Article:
Throughout this pandemic you have been asked to do things that have never been done before on multiple occasions.  Every time that request has come, you’ve responded and shown over and over why this staff is so amazing!  Tomorrow will be another of those moments but I hope it is also a chance for you to receive some of the much deserved payoff that comes with being a teacher.  The energy that students bring to a school is unmatched.  No sporting event, concert, or parade can match the excitement, spirit, and joy that comes with a school full of students!!   I know that energy will help me to begin replenishing that “bucket” that has been drawn down throughout this year…soak up that energy and let it fuel you!!!

Our students are lucky to have such an amazing group of educators waiting for them to arrive tomorrow, whether in person or remotely.  While there will be some bumps in the road as they learn to navigate their way through our new version of what school looks like, it will be exciting too!

Thank you for all that you do for our students…it can’t be said enough, you’re an amazing group of educators!!!  Soak up the energy tomorrow and enjoy the process of making history!!!

Making Teams Work

This past weekend was a “doc weekend”.  That means I had 16 hours of classes.  It also means that I had a lot of interesting conversations and interactions with classmates that made me stop and think (versus the normal “goo goo, gah gah” conversations that I have on the weekend with Clayton!)  One of those conversations from this weekend was especially inspirational because the topic was something I’ve focused on a lot over my career (and life)…teamwork.  

Throughout my career in education as well as with my background in sports, teamwork has always been a big focus.  This week’s conversation centered around the roles on a team and working to help make sure that everyone is comfortable in their role, while also meeting the needs of the whole team.  We’re all members of a team (maybe even multiple teams).  We all have a role on those teams, sometimes that role is assigned and sometimes those roles are assumed.  How team members work together dictates how successful the team will be as a collective whole.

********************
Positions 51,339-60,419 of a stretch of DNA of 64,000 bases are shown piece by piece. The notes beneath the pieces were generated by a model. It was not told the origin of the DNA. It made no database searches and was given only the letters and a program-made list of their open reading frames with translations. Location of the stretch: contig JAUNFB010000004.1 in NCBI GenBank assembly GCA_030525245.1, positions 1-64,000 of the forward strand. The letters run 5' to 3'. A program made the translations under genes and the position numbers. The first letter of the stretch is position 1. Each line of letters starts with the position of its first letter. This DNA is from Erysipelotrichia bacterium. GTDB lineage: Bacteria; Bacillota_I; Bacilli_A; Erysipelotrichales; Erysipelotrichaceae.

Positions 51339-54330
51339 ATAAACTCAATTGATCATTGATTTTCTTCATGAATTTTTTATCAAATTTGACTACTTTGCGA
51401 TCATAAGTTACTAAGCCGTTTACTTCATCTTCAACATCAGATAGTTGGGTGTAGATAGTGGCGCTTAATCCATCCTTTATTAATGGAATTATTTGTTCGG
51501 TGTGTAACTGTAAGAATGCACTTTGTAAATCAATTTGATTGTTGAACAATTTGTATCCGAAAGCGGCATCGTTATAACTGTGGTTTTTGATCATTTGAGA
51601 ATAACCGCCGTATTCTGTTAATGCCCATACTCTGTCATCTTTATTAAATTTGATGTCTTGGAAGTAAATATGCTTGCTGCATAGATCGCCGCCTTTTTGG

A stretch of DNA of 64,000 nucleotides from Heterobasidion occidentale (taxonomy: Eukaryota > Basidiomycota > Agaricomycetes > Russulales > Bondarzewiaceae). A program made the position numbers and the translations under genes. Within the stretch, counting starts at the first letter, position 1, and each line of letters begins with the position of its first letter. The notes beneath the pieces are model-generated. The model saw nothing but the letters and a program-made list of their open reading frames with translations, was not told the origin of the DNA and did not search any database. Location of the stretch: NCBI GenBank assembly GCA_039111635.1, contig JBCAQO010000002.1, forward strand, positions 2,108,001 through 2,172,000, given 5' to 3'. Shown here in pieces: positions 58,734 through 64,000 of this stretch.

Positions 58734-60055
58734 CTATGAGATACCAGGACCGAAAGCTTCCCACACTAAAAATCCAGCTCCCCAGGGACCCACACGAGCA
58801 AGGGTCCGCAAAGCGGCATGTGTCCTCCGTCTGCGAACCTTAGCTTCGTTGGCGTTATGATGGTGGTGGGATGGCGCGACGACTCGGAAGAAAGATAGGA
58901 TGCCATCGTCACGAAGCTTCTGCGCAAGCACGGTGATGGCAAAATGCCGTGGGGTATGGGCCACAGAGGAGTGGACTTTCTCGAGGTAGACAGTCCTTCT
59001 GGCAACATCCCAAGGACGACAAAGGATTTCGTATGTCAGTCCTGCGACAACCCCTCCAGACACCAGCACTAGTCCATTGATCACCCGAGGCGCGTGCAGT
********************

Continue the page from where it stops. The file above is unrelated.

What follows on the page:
On a sports team it is often easy to know what role each team member plays.  Usually everyone is assigned a position, there are plays that dictate what each team member does, and coaches tell team members how to contribute.  However, in the context of the real world there aren’t always coaches who tell everyone what to do, we often have to figure it out within the team.  Working together as a group to set norms and expectations helps create a space for people to explore their role and support each other.  Starting from a “safe space” of understanding, each team member can identify their own role on the team.

I’d like to challenge you to take a few minutes and think about the team(s) you’re on and what role you play on that team.  If you’re not sure (that’s totally fine!) take a minute the next time you meet with your team to ask how you can best help.  Identify areas of need within the team and think about how you can contribute in those places.  Everyone is going to fill different roles on the team, that’s a good thing.  If everyone had the same strengths and played the same roles, then your team would only be strong in certain areas.  By accessing everyone’s strengths and communicating amongst the team you will be stronger and better equipped to face challenges together!  

It’s Time to Cut!

It seems like we’ve been planning for re-entry for years now!  In reality it’s been months but we’ve gone through so many iterations for some plans that it seems like we’ve had the same conversations hundreds of times.  We’re getting to the point where it is time to implement our plans and start letting the rubber meet the road. 

I think we all know the saying, “measure twice, cut once”.  This advice is meant to reduce mistakes by checking your plans before making final decisions.  At this point, for many things, we’ve measured over and over again.  It’s time to start making some cuts.